Ford Territory Diesel

words - Chris Fincham
As an overall package, the diesel Territory makes sense for families looking to save costs over the longer term

Ford Territory TS AWD TDCi 
Road Test

Price Guide (recommended price before statutory and delivery charges):
Options fitted (not included in above price): Nil
Crash rating: Five-star (ANCAP)
Fuel: Diesel
Claimed fuel economy (L/100km): 8.8
CO2 emissions (g/km): 232
Also consider: Holden Captiva 7, Jeep Grand Cherokee, Kia Sorento, Mazda CX-9, Toyota Kluger 

Overall rating: 3.5/5.0
Engine/Drivetrain/Chassis: 3.5/5.0
Price, Packaging and Practicality: 3.5/5.0
Safety: 3.5/5.0
Behind the wheel: 3.5/5.0
X-factor: 3.5/5.0

About our ratings

It's taken seven years for Ford Australia to give its once popular medium-sized SUV an oil burner, and while the struggling local manufacturer could have done with a second, more fuel-efficient powerplant a couple of years ago when Territory's sales first started to slide, better late than never, as they say.

So has it been worth the wait? Yes and no.

While the Land Rover-derived 2.7-litre turbodiesel V6 is impressive for its quietness, refinement and willingness from low revs, it doesn't feel quite as responsive as some of its diesel rivals we've driven lately, like the Holden Captiva 7 and Kia Sorento.

It's also pricey, with the AWD TS TDCi (diesel) Territory, tested priced a considerable $55,240. Of course, you can always opt for the cheapest diesel variant, an entry-level, RWD (rear-wheel drive) Territory TX at $43,240. But that would mean missing out on some of the goodies provided with the TS, like the eight inch touchscreen, important rear camera, dual-zone climate control, and 18-inch alloys.

And for about the same money ($43,490) you can get the top-spec Holden Captiva AWD diesel, which goes some way to explaining why sales of Captiva 7 were more than double that of the Territory in May.

Going from the 4.0-litre, petrol six Territory into the new diesel version, is like the proverbial chalk and cheese, performance-wise. Whereas the petrol Territory surges hard off the line with its instant throttle response, the diesel is far more relaxed, with some turbo lag and slight hesitation off-the-mark.

Rolling response is better with 440Nm available from just 1900rpm, but it's still frustrating to have to plan ahead when changing lanes or darting out in traffic, with the six-speed auto not quite as intuitive as in the petrol Territory.

That said, it keeps up with traffic and makes an excellent long-distance cruiser. Loaded up with passengers or tackling steep inclines it doesn't falter, which bodes well for those who want to use one for towing.

Fitted with the optional heavy-duty tow pack, the AWD (all-wheel drive) Territory can tow a caravan or boat up to 2700kg, which compares favorably with more rugged four-wheel drives like Prado (2500kg) and Pajero (3000kg).

Fuel economy is another diesel strongpoint, although the Territory's consumption is slightly higher than some of its SUV rivals. We achieved an average 9.5L/100km (Ford claims 8.8 for AWD models); not bad considering the petrol Territory is closer to 14.0L/100km around town.

It's obvious the amount of time and money Ford Australia has invested in regards to NVH (noise, vibration and harshness): the cabin remains whisper quiet even with the engine revving hard, and diesel 'clatter' is muted and only really evident when opening a window.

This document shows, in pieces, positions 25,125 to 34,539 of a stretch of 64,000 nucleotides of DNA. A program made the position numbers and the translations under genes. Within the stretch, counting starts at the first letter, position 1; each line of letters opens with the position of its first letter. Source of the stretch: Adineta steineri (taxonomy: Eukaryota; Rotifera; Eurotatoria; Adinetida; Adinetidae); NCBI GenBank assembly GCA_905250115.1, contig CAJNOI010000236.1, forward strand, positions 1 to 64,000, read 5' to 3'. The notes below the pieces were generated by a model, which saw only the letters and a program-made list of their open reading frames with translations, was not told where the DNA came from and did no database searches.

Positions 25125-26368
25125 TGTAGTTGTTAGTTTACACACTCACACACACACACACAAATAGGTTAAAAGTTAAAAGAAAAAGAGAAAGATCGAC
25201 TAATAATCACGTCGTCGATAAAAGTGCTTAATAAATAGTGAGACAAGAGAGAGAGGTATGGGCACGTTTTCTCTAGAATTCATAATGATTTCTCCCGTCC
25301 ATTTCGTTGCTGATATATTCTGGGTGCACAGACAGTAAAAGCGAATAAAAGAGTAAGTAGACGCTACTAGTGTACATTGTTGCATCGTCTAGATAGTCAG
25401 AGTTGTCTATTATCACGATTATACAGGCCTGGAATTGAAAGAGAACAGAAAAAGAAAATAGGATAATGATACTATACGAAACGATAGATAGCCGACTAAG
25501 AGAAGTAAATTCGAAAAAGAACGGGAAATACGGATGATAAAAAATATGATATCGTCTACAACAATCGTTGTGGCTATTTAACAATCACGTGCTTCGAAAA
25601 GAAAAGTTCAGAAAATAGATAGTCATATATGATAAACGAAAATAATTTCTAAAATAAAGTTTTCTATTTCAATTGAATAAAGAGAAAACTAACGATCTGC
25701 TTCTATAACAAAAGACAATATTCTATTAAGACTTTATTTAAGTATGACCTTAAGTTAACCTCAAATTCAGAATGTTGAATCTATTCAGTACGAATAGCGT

While some will argue it wasn't enough, the SZ Series styling tweaks gives the big Ford a smart new persona inside and out. The bold front end and rounded rear are enough to freshen up a design that has changed little in seven years.

Inside, the Territory remains one of the most practical, spacious and comfortable, seven-seat family SUVs around, with this tester particularly enamoured with the man-sized front seats, clever storage options, and multi-adjustable second and third rows.

The new eight-inch colour touchscreen is well laid out and easy to use after brief familiarisation, and importantly remains clear and legible in all driving conditions.

Pumping out the big tunes through the 'premium' seven-speaker audio is no problem with Bluetooth connectivity, or the usual USB/AUX points located in the cavernous centre console close to the iPod/smart phone holder.

Despite the inclusion of a driver's knee airbag, the latest Territory still lags behind some competitors which have airbags for third-row passengers.

The SZ Territory is top of the softroader class, though, when it comes to on-road dynamics. The retuned suspension delivers sedan-like cornering backed up by the sort of fuss-free ride that's become a hallmark of Ford's big, locally-built vehicles.

The new, speed-sensitive electric power steering adds to the on-road manners, whether it's providing low-speed assistance or a firmer feel at higher speeds, while it takes little effort on the brake pedal to pull the 2144kg wagon up smartly.

As an overall package, the diesel AWD Territory makes sense for families looking to save costs over the longer term, or for those needing a heavy-duty tow vehicle that's easy to live with. But those expecting petrol-engine style performance might be disappointed.

While you're left wanting for little with the Territory TS AWD diesel, it's hard to ignore the premium price when cheaper rivals can deliver similar levels of equipment. For our money we'd opt for the RWD Territory diesel, saving ourselves $5000, and with little impact on the road-holding ability or other practical benefits of this excellent soft-roader.

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Published : Thursday, 16 June 2011
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